Family Advent Customs

Author: Helen McLoughlin


by Helen McLoughlin

THE LITURGICAL PRESS St. John's Abbey, Collegeville, Minnesota


We Await A Savior Advent Wreath Plum Pudding Gifts for Jesus Advent Prayers and Hymns O Come, O Come, Emmanuel Bedew Us, Heaven (Rorate Caeli) St. Nicholas Day The Mary Candle St. Lucy's Cats Advent Ember Days The Annunciation The Trip to Bethlehem Christmas Manger The Advent House The "O" Antiphons Tree Decorations Christmas Cooking Home Ceremonies on Christmas Eve Blessing of the Tree

Acknowledgments: To Florence Berger and the National Catholic Rural Life Conference, Des Moines, Iowa, for recipes on pp. 17, 19, 27 28, 30 from "Cooking for Christ" to the Gregorian Institute of America, Toledo, Ohio, for the hymns on pp. 20 and 21; to the Confraternity of Christian Doctrine for the English version of passages from the Bible; to the Spiritual Book Associates, New York, for quotation from "He Cometh" by Rev. William J. McGarry, S.J.; to Harcourt, Brace and Company for quotation from "The Christmas Book," by Rev. Francis X. Weiser, S.J.; to "Jubilee," issue of November 1953, in which some portions of this pamphlet originally appeared. Cover design by Sister M. Celestine, C.PP.S. Photography by Daniel McManamy.

Nihil obstat: John Eidenschink, O.S.B., J.C.D., Censor deputatus.

Imprimi potest: + Baldwin Dworschak, O.S.B., D.D., Abbot of St. John's Abbey.

Imprimatur: + Peta W. Bartholome, D.D., Bishop of St. Cloud. June 25, 1954.

Copyright 1954 by The Order of St. Benedict, Inc., Collegeville, Minnesota.

We await a Savior, The Lord Jesus Christ, Who will reshape the body of our lowliness After the shape of the body of His splendour. Temperately, justly, reverently, Let us live in this world, Awaiting the blessed hope And advent of the glory of the great God. --RESPONSORY IN ADVENT


Advent is the beginning of the new liturgical year. It is a season of spiritual preparation, marked by eager longing for the coming of the Saviour through grace at Christmas, and for His second and final coming. It is also an ideal time to establish in our homes liturgical customs which will restore our children to Christ.[1]

In our family we use these age-old Advent practices to help our children live closer to Christ and His Church during the pre- Christmas season. Time-tested and proven, the customs teach the doctrines of redemption and develop a generosity with God and a coordination of the family's spiritual efforts as effectively now as they did for our forebears. Their strong and living faith will be the heritage of our children if family religious practices, centered in the Liturgy, "the normal school of sanctity for the laity," become established in our homes.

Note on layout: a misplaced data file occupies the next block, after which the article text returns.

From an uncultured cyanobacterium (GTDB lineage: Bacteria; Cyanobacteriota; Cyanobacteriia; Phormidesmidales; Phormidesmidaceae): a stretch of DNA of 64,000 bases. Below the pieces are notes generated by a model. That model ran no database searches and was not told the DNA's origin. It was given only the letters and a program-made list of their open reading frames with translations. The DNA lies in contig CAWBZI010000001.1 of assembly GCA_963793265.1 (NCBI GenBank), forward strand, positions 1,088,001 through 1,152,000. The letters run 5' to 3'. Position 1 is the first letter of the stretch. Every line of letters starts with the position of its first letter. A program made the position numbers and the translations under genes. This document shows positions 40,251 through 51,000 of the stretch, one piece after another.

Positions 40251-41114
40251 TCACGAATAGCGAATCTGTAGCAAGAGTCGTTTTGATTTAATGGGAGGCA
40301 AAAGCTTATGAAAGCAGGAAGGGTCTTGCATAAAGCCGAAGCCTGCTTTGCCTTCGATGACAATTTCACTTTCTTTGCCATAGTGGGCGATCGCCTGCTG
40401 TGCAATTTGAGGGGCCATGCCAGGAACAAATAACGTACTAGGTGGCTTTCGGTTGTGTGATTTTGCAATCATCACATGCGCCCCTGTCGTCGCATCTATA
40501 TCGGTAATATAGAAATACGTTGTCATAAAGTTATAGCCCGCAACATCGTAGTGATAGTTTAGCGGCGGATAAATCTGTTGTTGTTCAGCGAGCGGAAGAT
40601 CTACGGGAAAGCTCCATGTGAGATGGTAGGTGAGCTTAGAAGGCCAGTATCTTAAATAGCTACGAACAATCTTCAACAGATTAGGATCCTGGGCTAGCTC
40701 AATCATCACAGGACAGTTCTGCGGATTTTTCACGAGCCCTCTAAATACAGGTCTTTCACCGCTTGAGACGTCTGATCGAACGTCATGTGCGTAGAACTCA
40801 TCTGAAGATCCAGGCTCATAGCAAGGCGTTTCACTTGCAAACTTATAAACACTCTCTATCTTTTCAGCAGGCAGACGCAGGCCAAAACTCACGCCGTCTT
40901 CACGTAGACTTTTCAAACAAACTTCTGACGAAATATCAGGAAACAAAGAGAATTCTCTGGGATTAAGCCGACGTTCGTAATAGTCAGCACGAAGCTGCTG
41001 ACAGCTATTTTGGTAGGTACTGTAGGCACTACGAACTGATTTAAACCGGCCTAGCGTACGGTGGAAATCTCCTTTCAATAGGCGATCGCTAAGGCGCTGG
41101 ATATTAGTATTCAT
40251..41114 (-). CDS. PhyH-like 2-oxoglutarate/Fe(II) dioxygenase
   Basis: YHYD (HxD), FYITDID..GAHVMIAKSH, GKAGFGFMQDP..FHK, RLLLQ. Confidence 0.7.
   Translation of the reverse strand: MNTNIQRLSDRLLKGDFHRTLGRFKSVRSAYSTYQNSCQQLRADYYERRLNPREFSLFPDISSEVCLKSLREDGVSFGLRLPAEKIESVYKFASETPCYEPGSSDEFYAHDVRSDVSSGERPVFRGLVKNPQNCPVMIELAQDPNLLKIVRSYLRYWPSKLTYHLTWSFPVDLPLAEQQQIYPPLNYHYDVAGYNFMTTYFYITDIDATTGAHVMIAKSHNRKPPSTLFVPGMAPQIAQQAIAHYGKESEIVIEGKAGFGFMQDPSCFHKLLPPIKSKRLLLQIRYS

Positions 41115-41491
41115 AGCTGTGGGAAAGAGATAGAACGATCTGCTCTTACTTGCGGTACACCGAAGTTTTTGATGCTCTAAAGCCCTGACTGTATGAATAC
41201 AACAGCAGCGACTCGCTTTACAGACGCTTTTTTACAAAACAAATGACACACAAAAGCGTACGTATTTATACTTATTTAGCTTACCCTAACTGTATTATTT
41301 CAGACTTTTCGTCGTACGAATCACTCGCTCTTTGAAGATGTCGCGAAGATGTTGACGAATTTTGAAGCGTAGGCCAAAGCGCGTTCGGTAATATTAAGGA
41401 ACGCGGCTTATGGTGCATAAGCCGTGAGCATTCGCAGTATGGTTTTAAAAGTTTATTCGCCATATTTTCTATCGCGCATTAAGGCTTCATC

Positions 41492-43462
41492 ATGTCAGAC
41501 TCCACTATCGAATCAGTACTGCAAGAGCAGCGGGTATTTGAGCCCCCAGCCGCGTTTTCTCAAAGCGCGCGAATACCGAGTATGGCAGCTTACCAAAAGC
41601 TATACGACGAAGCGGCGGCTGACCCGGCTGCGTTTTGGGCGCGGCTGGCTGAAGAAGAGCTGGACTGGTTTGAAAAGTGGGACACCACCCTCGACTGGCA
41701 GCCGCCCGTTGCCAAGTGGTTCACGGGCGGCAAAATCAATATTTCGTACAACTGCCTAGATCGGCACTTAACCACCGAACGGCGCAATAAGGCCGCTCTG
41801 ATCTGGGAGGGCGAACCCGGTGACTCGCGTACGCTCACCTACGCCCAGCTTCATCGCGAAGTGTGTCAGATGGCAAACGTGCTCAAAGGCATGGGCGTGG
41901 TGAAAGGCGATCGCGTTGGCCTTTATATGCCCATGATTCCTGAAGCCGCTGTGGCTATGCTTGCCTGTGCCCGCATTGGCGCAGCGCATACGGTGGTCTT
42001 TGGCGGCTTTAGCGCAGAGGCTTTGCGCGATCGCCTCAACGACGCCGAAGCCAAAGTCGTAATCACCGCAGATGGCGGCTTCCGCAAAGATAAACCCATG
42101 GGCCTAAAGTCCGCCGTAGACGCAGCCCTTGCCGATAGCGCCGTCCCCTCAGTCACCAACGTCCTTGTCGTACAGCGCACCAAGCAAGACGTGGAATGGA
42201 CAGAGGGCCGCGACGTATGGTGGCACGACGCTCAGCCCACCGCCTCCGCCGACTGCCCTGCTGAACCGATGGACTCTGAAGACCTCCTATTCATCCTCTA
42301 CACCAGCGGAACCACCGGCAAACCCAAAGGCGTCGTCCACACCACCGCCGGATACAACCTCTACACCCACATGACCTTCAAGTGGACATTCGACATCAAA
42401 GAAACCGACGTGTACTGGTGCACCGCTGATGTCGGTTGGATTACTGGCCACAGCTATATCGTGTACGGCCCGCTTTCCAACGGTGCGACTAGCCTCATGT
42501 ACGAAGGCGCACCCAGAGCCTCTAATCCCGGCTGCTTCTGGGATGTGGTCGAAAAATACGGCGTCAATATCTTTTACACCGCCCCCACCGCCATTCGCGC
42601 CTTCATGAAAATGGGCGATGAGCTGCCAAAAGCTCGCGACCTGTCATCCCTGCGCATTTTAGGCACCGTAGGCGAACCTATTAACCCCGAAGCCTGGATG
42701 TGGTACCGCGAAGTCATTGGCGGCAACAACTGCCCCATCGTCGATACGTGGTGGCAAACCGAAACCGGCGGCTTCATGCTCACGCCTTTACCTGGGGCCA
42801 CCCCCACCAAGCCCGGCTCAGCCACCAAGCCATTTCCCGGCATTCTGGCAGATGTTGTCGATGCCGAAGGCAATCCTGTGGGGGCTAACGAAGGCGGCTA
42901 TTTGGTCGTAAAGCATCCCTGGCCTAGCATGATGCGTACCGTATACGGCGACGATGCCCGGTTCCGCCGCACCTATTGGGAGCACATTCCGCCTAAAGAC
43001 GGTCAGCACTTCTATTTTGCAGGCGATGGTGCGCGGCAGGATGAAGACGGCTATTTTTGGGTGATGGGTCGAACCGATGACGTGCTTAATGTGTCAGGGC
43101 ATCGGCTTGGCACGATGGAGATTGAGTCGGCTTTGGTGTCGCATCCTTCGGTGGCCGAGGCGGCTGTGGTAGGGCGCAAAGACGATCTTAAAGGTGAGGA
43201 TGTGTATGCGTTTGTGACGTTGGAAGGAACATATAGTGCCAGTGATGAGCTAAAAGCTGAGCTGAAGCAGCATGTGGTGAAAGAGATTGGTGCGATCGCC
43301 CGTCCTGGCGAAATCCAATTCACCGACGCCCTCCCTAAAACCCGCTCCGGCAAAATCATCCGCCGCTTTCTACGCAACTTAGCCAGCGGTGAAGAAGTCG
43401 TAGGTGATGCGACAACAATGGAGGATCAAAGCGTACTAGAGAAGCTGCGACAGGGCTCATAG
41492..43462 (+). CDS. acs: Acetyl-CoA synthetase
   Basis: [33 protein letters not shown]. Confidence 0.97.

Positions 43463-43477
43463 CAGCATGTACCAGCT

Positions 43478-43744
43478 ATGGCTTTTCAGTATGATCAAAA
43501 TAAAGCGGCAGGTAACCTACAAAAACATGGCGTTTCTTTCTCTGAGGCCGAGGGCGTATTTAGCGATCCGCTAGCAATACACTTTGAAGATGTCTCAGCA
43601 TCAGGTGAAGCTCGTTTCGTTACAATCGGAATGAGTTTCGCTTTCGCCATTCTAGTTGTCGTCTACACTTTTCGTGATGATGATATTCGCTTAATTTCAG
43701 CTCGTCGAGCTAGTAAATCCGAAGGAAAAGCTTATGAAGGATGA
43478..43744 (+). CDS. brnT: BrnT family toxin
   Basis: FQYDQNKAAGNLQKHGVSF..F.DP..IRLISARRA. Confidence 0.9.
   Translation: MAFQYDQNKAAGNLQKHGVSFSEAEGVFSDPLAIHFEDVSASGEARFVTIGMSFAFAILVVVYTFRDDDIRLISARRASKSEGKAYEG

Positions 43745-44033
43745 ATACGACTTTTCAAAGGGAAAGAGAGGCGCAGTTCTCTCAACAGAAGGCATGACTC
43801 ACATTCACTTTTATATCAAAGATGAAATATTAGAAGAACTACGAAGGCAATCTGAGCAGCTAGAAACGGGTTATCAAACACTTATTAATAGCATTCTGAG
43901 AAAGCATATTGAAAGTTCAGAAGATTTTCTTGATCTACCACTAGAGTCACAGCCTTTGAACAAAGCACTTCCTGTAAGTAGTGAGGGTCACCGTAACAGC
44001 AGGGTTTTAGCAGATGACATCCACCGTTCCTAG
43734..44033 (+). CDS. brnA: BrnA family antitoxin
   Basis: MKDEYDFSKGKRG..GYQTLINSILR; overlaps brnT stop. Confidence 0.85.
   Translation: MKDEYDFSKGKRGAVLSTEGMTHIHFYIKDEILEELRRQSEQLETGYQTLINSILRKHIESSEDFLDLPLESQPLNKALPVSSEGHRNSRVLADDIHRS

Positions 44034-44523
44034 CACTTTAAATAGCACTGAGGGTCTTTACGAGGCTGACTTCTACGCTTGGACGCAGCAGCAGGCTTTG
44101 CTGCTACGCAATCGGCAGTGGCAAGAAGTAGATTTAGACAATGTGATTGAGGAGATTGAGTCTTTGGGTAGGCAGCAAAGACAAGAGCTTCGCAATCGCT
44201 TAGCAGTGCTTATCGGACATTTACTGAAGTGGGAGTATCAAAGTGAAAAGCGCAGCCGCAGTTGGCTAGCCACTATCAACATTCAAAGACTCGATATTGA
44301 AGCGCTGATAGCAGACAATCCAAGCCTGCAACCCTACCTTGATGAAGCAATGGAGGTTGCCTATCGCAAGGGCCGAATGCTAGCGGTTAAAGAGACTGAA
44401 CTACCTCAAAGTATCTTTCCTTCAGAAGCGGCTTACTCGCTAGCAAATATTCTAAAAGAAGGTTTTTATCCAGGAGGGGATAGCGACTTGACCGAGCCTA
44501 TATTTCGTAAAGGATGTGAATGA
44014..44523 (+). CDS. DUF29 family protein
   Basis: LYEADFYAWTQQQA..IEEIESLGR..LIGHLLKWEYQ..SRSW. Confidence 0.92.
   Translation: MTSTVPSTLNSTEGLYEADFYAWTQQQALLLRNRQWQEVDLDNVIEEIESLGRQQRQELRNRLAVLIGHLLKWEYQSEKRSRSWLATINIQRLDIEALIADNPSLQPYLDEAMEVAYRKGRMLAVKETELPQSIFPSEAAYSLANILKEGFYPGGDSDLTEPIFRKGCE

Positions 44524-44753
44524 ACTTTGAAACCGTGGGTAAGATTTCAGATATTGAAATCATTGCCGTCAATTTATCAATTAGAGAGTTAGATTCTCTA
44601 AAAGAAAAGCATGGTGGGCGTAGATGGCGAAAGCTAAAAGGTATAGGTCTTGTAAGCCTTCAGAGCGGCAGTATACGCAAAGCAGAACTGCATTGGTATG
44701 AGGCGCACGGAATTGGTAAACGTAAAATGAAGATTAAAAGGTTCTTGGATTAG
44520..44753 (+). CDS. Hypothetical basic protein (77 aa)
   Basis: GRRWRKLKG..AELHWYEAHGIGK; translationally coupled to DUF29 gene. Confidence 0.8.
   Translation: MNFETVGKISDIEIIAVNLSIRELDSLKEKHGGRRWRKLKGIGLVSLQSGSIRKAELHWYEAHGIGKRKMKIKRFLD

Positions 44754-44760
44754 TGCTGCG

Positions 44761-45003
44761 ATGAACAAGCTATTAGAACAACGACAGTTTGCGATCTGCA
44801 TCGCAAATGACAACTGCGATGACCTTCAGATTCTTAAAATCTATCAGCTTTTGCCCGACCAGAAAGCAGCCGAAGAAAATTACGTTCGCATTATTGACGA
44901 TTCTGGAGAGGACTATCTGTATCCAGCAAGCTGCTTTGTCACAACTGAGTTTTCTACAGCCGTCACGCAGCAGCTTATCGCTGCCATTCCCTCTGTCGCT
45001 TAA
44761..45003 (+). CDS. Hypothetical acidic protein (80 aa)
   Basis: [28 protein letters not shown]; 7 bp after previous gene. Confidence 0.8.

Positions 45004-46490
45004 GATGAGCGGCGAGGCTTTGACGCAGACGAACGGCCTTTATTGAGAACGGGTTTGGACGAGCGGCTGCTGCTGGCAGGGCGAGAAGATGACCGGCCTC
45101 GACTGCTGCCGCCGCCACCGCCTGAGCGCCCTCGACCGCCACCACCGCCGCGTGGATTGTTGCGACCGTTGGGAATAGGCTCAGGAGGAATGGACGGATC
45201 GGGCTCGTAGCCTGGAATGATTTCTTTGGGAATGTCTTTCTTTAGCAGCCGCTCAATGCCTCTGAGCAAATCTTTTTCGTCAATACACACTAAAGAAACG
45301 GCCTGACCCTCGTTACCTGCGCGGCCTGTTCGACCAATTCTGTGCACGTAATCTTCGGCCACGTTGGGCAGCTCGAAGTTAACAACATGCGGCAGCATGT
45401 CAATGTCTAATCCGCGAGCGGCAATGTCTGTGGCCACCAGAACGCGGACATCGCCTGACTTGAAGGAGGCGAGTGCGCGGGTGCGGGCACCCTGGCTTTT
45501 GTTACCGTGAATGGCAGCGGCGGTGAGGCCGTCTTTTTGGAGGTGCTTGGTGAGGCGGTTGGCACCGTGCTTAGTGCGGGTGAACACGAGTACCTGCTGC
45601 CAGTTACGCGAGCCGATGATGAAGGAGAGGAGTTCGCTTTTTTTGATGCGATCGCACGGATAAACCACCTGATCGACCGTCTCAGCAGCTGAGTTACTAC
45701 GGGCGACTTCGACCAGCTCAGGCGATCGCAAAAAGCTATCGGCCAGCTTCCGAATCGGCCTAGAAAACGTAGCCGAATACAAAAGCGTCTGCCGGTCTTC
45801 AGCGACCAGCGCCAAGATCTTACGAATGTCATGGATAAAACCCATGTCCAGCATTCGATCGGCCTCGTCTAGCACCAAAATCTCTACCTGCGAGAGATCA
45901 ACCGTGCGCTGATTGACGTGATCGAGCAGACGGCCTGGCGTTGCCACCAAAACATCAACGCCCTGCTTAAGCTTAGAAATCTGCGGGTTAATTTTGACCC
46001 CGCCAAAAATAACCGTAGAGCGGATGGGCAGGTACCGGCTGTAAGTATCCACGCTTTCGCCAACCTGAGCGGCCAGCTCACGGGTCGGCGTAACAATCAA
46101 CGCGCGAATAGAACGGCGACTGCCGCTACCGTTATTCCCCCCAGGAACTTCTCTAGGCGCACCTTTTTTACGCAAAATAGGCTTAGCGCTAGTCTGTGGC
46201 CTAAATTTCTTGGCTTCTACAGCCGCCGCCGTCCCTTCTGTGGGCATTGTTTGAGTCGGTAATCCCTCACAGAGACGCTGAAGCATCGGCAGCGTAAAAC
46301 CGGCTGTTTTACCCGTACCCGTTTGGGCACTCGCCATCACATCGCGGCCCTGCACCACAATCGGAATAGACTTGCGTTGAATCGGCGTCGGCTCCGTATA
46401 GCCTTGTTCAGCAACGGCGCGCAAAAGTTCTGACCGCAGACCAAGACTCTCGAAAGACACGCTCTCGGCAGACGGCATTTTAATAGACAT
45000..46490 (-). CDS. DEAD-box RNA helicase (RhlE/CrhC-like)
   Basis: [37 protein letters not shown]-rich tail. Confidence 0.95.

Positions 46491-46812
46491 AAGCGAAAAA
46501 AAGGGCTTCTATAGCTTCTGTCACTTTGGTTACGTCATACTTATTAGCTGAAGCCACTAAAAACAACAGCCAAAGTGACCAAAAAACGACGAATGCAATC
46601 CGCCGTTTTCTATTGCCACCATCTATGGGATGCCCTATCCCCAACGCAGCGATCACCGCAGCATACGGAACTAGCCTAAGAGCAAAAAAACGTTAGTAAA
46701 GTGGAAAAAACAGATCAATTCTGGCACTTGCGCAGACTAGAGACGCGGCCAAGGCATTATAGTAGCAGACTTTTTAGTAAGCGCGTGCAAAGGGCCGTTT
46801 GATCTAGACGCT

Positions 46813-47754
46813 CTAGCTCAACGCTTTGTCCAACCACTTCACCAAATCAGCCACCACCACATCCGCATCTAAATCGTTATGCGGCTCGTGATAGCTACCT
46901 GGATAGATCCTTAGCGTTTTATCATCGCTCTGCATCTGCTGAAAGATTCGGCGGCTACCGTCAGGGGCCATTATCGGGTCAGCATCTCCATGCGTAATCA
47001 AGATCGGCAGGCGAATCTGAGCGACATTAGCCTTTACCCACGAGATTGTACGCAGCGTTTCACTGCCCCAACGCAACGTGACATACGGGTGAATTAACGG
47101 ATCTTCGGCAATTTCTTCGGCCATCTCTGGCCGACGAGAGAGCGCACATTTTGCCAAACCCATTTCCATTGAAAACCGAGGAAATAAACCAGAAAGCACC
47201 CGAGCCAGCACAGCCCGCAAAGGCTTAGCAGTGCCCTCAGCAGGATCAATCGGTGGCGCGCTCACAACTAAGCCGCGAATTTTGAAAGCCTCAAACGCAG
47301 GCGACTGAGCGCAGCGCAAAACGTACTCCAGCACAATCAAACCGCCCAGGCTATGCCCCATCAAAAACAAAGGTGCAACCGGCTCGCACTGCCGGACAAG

Secularism has invaded our households. The Bishops of the United States have warned us that "the Christian must make his home holy--the Christian must realize the Christian ideal." Father Edgar Schmiedler, O.S.B., in his three excellent pamphlets, "Your Home a Church in Miniature," says of family customs and blessings: "They are a relatively simple, but highly important, means of union between altar and home. They are a media for channeling from one great spiritual reservoir, given into the Church's keeping by Christ, the living and transforming waters of grace from the Saviour's fountain."

Children, who love the beauty and simplicity of family religious practices, make the traditions easy to establish. As a rule it is best to begin with one or two customs and add others in years to come. It is also highly desirable that families develop their own special customs, at least by adapting traditional ones to their personal circumstances. Once established, customs recall to older members of the family long forgotten practices of their own childhood. These have a special appeal because they belonged to our forefathers and link us to the wealth of national customs now fallen into disuse.


Most popular of the Advent customs handed down to us is the Advent wreath made of evergreens, bound to a circle of wire. German in origin--it was taken, so we are told, from the pagan fire wheel--the wreath represents the cycle of thousands of years from Adam to Christ during which the world awaited the coming of a Redeemer. It also represents the cycle of years since then that we have been awaiting His second and final coming in glory. It bears four candles, equally spaced, three purple ones to be lighted on the "penitential" Sundays, and a rose-colored one for Gaudete, the joyful Sunday in Advent. Candles may be placed inside or outside the wreath.